Clinical, ethical and legal considerations in the treatment of newborns with non-ketotic hyperglycinaemia

Boneh, A., Allan, S., Mendelson, D., Spriggs, M., Gillam, L. H. and Korman, S. H. 2008, Clinical, ethical and legal considerations in the treatment of newborns with non-ketotic hyperglycinaemia, Molecular genetics and metabolism, vol. 94, no. 2, pp. 143-147.

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Title Clinical, ethical and legal considerations in the treatment of newborns with non-ketotic hyperglycinaemia
Author(s) Boneh, A.
Allan, S.
Mendelson, D.
Spriggs, M.
Gillam, L. H.
Korman, S. H.
Journal name Molecular genetics and metabolism
Volume number 94
Issue number 2
Start page 143
End page 147
Publisher Elsevier Inc.
Place of publication Amsterdam, The Netherlands
Publication date 2008-06
ISSN 1096-7192
1096-7206
Keyword(s) non-ketotic hyperglycinemia
neonatal care
withdrawal of therapy
withholding of therapy
ethics
Summary Non-ketotic hyperglycinaemia (NKH) is a devastating neurometabolic disorder leading, in its classical form, to early death or severe disability and poor quality of life in survivors. Affected neonates may need ventilatory support during a short period of respiratory depression. The transient dependence on ventilation dictates urgency in decision-making regarding withdrawal of therapy. The occurrence of patients with apparent transient forms of the disease, albeit rare, adds uncertainty to the prediction of clinical outcome and dictates that the current practice of withholding or withdrawing therapy in these neonates be reviewed. Both bioethics and law take the view that treatment decisions should be based on the best interests of the patient. The medical-ethics approach is based on the principles of non-maleficence, beneficence, autonomy and justice. The law relating to withholding or withdrawing life-sustaining treatment is complex and varies between jurisdictions. Physicians treating newborns with NKH need to provide families with accurate and complete information regarding the disease and the relative probability of possible outcomes of the neonatal presentation and to explore the extent to which family members are willing to take part in the decision making process. Cultural and religious attitudes, which may potentially clash with bioethical and juridical principles, need to be considered.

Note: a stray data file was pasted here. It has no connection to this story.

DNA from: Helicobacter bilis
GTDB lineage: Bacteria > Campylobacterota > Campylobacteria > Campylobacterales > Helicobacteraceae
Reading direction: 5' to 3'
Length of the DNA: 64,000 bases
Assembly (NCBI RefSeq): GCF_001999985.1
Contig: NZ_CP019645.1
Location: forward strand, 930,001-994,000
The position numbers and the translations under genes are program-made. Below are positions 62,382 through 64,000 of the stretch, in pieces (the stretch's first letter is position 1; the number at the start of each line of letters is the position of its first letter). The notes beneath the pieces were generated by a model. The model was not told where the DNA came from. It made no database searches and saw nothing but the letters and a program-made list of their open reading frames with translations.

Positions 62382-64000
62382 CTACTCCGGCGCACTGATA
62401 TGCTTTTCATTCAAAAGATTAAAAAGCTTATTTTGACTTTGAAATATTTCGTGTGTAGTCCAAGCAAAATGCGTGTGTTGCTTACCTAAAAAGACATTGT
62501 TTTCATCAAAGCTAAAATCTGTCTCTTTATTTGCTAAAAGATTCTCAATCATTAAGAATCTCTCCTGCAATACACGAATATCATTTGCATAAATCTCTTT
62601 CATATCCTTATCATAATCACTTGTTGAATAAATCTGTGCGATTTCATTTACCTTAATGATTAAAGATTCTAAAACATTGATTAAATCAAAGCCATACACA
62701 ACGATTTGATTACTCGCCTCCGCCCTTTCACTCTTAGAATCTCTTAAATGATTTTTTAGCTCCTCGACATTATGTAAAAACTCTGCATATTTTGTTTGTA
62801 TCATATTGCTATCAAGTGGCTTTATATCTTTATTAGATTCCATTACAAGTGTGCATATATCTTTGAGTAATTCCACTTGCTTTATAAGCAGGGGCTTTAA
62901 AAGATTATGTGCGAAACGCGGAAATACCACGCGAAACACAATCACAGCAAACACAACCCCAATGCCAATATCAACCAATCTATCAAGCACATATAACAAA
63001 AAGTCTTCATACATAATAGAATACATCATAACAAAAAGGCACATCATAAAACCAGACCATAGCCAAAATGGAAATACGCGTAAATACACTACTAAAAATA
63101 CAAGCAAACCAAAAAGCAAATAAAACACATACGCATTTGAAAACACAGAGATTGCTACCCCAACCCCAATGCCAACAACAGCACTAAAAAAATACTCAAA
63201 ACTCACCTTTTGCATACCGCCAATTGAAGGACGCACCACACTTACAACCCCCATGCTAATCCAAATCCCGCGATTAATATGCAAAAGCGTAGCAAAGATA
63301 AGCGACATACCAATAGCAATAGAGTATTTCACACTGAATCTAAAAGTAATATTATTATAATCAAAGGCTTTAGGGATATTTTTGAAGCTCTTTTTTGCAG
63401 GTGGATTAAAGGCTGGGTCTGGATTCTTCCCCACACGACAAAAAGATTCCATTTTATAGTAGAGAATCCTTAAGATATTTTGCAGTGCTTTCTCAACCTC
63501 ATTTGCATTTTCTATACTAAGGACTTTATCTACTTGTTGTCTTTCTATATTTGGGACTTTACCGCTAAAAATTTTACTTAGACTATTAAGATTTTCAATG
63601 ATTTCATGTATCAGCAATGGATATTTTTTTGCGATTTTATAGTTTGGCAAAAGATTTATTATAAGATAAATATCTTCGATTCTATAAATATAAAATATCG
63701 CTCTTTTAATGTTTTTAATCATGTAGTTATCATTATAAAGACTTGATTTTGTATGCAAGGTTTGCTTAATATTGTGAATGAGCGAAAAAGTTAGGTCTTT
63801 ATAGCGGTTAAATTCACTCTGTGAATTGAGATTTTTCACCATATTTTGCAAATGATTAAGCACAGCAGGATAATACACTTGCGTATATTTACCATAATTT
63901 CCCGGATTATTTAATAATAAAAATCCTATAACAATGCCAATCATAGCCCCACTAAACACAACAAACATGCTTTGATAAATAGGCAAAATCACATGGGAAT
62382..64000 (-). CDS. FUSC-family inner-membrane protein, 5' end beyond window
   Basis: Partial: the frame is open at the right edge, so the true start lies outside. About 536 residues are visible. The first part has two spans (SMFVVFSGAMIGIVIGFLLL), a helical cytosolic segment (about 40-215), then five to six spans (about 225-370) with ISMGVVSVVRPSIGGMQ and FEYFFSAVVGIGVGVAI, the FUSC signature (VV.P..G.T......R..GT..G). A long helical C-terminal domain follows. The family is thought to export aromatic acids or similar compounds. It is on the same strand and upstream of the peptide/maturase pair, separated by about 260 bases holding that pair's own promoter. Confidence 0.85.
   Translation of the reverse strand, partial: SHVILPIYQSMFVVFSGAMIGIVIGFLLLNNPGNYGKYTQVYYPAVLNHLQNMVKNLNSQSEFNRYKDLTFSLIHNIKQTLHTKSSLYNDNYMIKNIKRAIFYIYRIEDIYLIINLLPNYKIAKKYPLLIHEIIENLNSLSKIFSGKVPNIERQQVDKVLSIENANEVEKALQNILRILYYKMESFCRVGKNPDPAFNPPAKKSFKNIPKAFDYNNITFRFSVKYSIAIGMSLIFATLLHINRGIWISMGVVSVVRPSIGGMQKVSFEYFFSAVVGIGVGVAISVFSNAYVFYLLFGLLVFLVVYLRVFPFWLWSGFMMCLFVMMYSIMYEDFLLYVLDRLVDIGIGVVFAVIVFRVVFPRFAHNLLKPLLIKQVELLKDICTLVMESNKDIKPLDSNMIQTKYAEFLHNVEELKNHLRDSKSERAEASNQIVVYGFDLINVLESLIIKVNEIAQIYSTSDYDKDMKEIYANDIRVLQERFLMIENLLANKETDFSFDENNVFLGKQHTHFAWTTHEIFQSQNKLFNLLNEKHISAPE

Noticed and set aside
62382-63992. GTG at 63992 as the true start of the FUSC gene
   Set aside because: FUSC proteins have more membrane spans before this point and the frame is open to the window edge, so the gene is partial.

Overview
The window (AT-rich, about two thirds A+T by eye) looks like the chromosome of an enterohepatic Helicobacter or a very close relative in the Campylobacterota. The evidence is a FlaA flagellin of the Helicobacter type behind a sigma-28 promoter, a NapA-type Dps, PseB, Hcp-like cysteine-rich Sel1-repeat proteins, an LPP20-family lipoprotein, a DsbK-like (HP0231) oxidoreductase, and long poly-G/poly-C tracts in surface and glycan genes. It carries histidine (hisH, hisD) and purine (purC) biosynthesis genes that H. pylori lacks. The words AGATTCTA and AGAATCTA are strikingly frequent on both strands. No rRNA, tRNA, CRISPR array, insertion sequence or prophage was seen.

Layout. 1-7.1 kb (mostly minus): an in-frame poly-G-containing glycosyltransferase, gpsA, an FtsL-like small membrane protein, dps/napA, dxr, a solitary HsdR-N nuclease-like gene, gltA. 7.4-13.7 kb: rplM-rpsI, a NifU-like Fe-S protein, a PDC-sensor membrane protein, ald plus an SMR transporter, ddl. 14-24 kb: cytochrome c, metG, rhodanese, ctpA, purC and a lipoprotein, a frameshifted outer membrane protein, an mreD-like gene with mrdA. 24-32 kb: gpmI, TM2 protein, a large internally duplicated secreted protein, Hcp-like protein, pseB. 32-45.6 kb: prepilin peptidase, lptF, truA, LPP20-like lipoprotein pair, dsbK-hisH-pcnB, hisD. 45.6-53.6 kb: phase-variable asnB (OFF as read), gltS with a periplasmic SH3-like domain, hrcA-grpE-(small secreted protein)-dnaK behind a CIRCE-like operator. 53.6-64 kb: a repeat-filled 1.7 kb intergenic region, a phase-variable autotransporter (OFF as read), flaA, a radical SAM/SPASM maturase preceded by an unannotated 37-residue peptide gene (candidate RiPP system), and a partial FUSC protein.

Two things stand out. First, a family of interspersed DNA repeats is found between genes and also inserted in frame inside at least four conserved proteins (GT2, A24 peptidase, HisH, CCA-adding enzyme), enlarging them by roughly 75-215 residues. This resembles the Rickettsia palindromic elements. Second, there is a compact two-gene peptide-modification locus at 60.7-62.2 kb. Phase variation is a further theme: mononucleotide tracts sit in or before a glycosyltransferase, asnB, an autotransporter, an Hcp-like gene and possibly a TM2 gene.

Language eng
Field of Research 180114 Human Rights Law
HERDC Research category C1.1 Refereed article in a scholarly journal
Persistent URL http://hdl.handle.net/10536/DRO/DU:30023766

Document type: Journal Article
Collections: Faculty of Business and Law
School of Law
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